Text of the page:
Tanzania to launch own digital currency
Tanzania has put in place plans to adopt the Central Bank Digital Currency (CBDC) as most countries are pushing to adopt cryptocurrencies.
Professor Florens Luoga, the Bank of Tanzania (BoT) Governor said Tanzania intends to go crypto in the coming days.
“To ensure that our country is not left behind the adoption of central bank digital currencies, the Bank of Tanzania has already begun preparations to have its own CBDC,” said Luoga on November 25 during a two-day Conference of Financial Institutions in the country.
Luoga said the regulator is still on a research path on cryptocurrencies and would issue regulations once the research is complete. The Central Bank Digital Currency (CBDC) in November 2019 warned the public to be cautious when trading in cryptocurrencies saying they are not authorized in the country.
Several other countries have already taken concrete steps or announced their intentions to launch a CBDC in the future.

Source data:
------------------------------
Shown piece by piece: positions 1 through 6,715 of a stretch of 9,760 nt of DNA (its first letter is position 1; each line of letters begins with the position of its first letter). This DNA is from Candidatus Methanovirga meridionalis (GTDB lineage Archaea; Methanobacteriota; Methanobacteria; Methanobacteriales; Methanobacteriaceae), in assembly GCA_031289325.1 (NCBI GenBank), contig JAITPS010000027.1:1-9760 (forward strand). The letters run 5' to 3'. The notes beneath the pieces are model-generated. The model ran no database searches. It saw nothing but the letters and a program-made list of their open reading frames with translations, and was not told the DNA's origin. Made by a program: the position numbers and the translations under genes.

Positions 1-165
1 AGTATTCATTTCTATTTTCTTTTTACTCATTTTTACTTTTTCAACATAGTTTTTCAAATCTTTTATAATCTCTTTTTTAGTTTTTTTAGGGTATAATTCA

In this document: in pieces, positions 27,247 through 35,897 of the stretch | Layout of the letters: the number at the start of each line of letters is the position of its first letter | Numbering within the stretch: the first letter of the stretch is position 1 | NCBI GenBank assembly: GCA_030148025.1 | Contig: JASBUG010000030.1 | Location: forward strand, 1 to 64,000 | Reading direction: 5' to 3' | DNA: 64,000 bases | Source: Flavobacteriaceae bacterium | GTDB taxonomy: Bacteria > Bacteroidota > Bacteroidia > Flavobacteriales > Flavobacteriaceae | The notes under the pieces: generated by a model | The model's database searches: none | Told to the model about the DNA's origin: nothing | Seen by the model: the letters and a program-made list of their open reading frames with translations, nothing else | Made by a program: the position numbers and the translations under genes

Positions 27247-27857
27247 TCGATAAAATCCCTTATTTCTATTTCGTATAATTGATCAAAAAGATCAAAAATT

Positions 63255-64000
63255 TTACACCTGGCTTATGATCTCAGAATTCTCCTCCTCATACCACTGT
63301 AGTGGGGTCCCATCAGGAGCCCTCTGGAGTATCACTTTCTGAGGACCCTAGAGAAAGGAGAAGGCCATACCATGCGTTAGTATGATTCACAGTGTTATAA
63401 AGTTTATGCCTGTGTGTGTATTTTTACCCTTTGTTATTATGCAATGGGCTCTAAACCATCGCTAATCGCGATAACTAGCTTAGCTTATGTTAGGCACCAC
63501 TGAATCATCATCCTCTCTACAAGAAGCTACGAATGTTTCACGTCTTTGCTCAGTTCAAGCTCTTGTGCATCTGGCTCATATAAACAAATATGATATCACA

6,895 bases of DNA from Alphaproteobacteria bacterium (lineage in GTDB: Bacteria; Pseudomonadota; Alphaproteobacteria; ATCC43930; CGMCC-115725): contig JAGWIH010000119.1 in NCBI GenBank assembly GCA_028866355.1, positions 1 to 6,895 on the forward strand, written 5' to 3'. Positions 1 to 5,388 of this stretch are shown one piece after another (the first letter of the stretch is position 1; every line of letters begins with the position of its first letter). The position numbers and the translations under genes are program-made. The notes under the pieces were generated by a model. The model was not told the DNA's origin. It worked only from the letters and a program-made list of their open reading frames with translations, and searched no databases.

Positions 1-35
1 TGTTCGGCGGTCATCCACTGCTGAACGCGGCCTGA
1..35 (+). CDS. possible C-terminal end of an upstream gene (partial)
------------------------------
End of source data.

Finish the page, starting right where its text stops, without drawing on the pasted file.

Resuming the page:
The Bahamas became the first country in the world to publicly avail its own central bank digital currency (CBDC) in October 2020, while Nigeria was first in Africa on October 26 this year.
On June 23 this year, the Bank for International Settlements (BIS) gave its full backing to the development of CBDCs, to ensure ‘Big Tech’ do not take control of money.
Demands on retail payments are changing, with fewer cash transactions and a shift towards digital payments, in particular since the start of the COVID-19 pandemic.
According to BIS, the ultimate benefits of adopting a new payment technology will depend on the competitive structure of the underlying payment system and data governance arrangements.
“The same technology that can encourage a virtuous circle of greater access, lower costs and better services might equally induce a vicious circle of data silos, market power and anti-competitive practices. CBDCs and open platforms are the most conducive to a virtuous circle.”
The push comes as physical cash use falls globally and authorities look to fend off the threat to their money-printing powers from bitcoin and efforts from ‘Big Tech’ such as the Facebook-backed Diem, formerly Libra.
The BIS acknowledged that the technology could encourage either a virtuous circle of equal access, greater competition and innovation, or it could foment a vicious circle of entrenched market power and data concentration.